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First black state trooper: MSP director’s stance on NFL protests doesn’t help diversity efforts

A Michigan State Police file photo.
Michigan State Police
The director of the Michigan State Police is facing criticism over a Facebook post calling athletes who kneeled during the National Anthem "degenerates."

The director of the Michigan State Police has apologized for sharing a Facebook post that called NFL players who take a knee during the national anthem "degenerates."

The Michigan Black Legislative Caucus is demanding that Governor Snyder fire Col. Kriste Kibbey Etue. The black lawmakers say they're "appalled" by the post.

But Governor Snyder says he will not ask Col. Etue to resign, citing her decades of public service.

Retired State Police Captain Jack Hall was also dismayed by the post.

“For her to represent the Michigan State Police and to actually call people names because they have an opinion is just totally unacceptable,” said Hall.

In August 1967, Hall became the first African-American state trooper. He also served as a sergeant before retiring as a captain in 1992.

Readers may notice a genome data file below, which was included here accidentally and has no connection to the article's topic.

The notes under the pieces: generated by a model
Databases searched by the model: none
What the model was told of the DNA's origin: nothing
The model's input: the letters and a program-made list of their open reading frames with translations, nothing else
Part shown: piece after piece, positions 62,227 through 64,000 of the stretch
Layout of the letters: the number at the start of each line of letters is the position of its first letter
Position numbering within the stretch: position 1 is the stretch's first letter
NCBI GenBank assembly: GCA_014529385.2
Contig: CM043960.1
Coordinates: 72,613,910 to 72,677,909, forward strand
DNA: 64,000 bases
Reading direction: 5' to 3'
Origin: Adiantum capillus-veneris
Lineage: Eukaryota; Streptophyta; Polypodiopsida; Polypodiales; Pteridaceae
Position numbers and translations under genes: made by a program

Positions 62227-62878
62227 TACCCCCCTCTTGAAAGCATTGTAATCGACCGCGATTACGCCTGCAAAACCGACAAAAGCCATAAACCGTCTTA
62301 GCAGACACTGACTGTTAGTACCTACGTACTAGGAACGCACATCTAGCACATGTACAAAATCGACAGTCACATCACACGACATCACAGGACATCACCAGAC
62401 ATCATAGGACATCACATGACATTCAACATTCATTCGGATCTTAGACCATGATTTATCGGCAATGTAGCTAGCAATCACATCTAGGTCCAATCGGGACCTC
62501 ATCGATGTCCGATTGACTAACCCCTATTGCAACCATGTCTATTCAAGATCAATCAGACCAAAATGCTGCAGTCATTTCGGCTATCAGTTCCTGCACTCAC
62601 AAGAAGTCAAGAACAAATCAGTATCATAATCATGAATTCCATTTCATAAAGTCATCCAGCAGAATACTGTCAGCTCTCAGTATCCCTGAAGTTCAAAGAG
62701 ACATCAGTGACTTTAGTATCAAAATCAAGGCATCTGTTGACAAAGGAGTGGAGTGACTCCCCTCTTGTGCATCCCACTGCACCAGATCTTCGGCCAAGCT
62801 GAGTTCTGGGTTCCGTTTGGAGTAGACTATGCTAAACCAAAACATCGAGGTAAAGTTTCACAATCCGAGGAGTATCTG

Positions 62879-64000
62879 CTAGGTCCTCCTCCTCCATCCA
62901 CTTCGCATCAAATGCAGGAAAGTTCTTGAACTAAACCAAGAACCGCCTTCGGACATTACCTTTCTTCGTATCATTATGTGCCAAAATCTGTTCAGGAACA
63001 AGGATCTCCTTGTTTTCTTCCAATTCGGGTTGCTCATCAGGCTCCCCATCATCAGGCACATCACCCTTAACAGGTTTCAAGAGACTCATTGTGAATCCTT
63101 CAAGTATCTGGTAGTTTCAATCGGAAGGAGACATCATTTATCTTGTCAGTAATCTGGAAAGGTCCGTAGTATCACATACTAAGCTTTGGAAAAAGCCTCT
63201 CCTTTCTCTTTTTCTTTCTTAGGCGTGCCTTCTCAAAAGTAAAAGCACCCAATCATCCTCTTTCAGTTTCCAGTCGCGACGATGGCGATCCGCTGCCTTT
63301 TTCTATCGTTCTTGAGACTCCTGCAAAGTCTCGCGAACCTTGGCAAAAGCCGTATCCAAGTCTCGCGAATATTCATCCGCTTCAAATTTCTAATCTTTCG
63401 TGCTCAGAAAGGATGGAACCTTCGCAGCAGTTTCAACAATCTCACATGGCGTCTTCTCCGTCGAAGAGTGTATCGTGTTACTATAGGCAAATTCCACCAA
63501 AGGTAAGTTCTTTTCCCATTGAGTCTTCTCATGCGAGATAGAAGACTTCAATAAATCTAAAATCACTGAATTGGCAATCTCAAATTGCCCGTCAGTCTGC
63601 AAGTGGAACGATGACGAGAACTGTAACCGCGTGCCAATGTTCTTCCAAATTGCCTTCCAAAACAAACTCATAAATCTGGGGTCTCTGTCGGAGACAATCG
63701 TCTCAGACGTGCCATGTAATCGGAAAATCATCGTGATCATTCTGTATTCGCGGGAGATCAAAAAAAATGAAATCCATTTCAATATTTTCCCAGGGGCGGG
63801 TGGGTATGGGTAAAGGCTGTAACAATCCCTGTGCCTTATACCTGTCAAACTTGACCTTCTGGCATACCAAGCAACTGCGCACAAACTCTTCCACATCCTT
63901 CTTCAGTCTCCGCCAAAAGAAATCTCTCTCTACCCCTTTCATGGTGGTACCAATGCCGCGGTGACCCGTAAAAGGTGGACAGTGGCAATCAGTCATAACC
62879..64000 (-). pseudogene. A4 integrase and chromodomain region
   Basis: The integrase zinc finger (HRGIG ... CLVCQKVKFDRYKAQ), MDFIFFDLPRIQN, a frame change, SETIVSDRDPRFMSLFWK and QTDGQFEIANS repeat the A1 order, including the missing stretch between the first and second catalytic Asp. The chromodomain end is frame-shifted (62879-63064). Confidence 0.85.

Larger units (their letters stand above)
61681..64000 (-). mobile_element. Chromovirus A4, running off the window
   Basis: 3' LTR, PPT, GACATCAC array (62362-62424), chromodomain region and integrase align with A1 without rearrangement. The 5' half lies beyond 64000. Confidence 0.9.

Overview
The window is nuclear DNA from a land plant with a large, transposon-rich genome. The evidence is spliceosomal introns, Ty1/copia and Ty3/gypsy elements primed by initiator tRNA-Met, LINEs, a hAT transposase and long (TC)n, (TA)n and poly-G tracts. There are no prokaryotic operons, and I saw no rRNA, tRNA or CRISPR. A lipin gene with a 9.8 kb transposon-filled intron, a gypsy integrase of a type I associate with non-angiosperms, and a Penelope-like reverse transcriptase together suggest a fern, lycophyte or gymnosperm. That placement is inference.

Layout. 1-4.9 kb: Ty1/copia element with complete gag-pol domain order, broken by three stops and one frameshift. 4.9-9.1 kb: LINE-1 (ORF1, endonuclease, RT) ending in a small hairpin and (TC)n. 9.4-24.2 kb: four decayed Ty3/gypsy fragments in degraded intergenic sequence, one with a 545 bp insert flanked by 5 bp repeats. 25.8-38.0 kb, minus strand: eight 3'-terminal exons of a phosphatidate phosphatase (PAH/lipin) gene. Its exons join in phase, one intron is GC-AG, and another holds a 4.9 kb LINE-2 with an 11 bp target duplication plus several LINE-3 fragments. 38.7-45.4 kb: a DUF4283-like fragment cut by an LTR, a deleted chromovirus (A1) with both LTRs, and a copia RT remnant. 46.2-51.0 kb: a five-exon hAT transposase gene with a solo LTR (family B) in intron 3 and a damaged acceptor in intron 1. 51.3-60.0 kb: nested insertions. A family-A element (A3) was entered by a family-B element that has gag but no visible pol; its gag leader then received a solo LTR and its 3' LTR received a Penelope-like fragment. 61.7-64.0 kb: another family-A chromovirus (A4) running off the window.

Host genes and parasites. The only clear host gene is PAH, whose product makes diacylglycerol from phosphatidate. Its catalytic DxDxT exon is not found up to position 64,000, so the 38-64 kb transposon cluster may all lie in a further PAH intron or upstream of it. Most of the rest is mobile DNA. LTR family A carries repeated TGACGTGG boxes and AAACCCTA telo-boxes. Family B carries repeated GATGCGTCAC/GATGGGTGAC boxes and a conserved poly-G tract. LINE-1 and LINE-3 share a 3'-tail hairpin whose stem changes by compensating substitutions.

In 1975, during Hall's tenure, the U.S. Justice Department sued the department for discrimination against minorities and women.

Michigan's state police force was also under a federal consent decree that monitored the department's hiring of minority troopers until 1993. 

After the consent decree was lifted, the number of minority troopers began to decline. In 2015, the Detroit Free Press reported that there were 59 black troopers among the more than 1,100 troopers statewide.

Hall spent a considerable part of his career recruiting new troopers. He said young African-Americans didn’t want to join the police force because “they mess with people, they beat on people.”

But Hall saw it differently.

“The more blacks you have in the department, the less likely you’re going to get a situation where a police officer, whether he’s black or white, is going to overreact toward somebody that looks different than he does or she does,” he explained.

Col. Etue has said that she wants to see diversity among the ranks improve.

The Michigan State Police did not respond to our request to speak with Col. Etue. We also reached out to the Michigan State Police Troopers Association who declined to comment.

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